More, faster, better, cheaper. These are the demands of our device-happy and data-centered world. Meeting these demands requires technologies for processing and storing information. Now, a significant obstacle to the development of next-generation device technologies appears to have been overcome, according to researchers from the University of Tokyo (Japan), Tokyo Institute of Technology (Japan) and Ho Chi Minh University of Pedagogy (Vietnam).
Specializing in the emerging field of semiconductor spintronics, the team has become the first to report growing iron-doped ferromagnetic semiconductors working at room temperature -- a longstanding physical constraint. Doping is the practice of adding atoms of impurities to a semiconductor lattice to modify electrical structure and properties. Ferromagnetic semiconductors are valued for their potential to enhance device functionality by utilizing the spin degrees of freedom of electrons in semiconductor devices.
"Bridging semiconductor and magnetism is desirable because it would provide new opportunities of utilizing spin degrees of freedom in semiconductor devices," explained research leader Masaaki Tanaka, Ph.D., of the Department of Electrical Engineering & Information Systems, and Center for Spintronics Research Network, University of Tokyo. "Our approach is, in fact, against the traditional views of material design for ferromagnetic semiconductors. In our work, we have made a breakthrough by growing an iron-doped semiconductor which shows ferromagnetism up to room temperature for the first time in semiconductors that have good compatibility with modern electronics. Our results open a way to realize semiconductor spintronic devices operating at room temperature."
The researchers discuss their findings this week in Applied Physics Letters, from AIP Publishing. The researchers' maverick move challenged the prevailing theory that predicted a type of semiconductor known as "wide band gap" would be strongly ferromagnetic. Most research focuses on the wide band gap approach. "We instead chose narrow-gap semiconductors, such as indium arsenide, or gallium antimonide, as the host semiconductors," Tanaka said. This choice enabled them to obtain ferromagnetism and conserve it at room temperature by adjusting doping concentrations.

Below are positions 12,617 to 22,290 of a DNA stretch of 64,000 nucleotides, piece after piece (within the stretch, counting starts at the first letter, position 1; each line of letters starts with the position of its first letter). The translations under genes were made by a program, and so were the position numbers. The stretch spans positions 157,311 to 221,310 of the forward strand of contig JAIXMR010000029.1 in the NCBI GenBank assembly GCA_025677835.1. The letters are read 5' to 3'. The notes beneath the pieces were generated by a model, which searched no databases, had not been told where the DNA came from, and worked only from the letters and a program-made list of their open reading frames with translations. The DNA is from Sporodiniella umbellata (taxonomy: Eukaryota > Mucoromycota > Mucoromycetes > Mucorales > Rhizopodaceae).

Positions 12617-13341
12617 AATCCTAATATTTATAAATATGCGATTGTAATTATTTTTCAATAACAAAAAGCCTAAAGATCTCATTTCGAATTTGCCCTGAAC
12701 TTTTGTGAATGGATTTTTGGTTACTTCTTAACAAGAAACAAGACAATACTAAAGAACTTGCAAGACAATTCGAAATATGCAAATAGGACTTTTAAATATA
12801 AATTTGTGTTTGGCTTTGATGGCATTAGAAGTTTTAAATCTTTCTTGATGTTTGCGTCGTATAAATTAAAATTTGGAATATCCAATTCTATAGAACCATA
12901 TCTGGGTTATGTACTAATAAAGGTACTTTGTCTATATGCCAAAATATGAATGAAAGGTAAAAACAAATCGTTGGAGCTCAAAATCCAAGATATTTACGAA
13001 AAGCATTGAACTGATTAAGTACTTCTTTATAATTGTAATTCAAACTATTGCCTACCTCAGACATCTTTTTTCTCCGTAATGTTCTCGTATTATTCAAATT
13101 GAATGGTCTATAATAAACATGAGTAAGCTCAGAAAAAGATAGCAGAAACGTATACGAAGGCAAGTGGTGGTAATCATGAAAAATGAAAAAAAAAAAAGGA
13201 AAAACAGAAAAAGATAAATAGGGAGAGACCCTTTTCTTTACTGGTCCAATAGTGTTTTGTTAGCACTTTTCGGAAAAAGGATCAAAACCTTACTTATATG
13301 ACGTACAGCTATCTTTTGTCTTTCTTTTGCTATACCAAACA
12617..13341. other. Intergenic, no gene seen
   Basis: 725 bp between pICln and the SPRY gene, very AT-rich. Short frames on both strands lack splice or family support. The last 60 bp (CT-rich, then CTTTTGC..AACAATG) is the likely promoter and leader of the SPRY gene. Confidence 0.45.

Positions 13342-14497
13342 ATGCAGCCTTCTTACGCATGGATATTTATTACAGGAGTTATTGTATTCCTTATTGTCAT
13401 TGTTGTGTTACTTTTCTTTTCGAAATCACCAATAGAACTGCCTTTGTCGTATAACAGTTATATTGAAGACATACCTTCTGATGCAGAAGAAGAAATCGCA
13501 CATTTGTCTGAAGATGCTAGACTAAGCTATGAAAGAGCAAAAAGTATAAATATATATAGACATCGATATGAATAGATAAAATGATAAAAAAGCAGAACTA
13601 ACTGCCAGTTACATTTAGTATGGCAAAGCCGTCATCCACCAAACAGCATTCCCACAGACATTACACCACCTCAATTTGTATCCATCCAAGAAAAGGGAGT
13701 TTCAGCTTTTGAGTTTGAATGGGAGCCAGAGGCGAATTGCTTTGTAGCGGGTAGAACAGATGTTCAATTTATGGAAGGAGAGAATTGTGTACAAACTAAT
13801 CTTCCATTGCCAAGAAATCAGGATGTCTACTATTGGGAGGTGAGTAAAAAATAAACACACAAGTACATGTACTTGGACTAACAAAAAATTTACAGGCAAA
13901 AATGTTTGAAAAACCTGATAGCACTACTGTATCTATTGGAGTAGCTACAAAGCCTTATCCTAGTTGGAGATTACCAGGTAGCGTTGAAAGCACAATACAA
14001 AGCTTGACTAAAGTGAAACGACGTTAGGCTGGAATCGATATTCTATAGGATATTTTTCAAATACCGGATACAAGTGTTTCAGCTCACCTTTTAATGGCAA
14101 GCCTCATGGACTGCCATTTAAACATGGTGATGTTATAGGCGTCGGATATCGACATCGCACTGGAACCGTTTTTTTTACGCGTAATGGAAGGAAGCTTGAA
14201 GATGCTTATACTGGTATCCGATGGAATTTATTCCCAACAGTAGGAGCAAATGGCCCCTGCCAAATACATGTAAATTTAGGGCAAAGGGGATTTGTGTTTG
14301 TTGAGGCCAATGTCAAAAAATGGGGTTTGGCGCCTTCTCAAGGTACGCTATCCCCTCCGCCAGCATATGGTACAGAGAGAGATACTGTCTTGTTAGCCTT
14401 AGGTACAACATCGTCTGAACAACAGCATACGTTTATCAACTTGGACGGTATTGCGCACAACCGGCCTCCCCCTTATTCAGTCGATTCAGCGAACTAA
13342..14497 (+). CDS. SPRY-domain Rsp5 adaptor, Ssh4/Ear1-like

Investigators have long envisioned bridging semiconductors and magnetism to create new opportunities of utilizing spin degrees of freedom and harnessing electron spin in semiconductors. But until now, ferromagnetic semiconductors have only worked under experimental conditions at extremely low, cold temperatures, typically lower than 200 K (-73oC), which is much colder than the freezing point of water, 273.15 K. Here, K (Kelvin) is a temperature scale which, like the Celsius (oC) scale, has 100 degrees between boiling (373.15 K = 100 degrees Celsius) and freezing (273.15 K = 0 degrees Celsius) of water.
Potential applications of ferromagnetic-semiconductors include designing new and improved devices, such as spin transistors.
"Spin transistors are expected to be used as the basic element of low-power-consumption, non-volatile and reconfigurable logic circuits," Tanaka explained.
In 2012, the team postulated that using iron as magnetic doping agents in semiconductors would produce performance advantages not seen in the more frequently studied manganese class of dopants.
Skeptics doubted this approach, but the team continued and successfully created a ferromagnetic semiconductor known as "n-type."
"This was thought impossible by almost all leading theorists," Tanaka noted. "They predicted that such n-type ferromagnetic semiconductors cannot retain ferromagnetism at temperatures higher than 0.1 K. We demonstrated, however, many new functionalities, such as the quantum size effect and the ability to tune ferromagnetism by wave function manipulation."
On a practical level, the team continues its research with the goal of applying iron-doped ferromagnetic semiconductors to the field of spintronic device innovation. On a theoretical level, the team is interested in re-evaluating conventional theories of magnetism in semiconductors. "Based on the results of many experimental tests, we have proven that ferromagnetism in our iron-doped semiconductor is intrinsic," Tanaka said.
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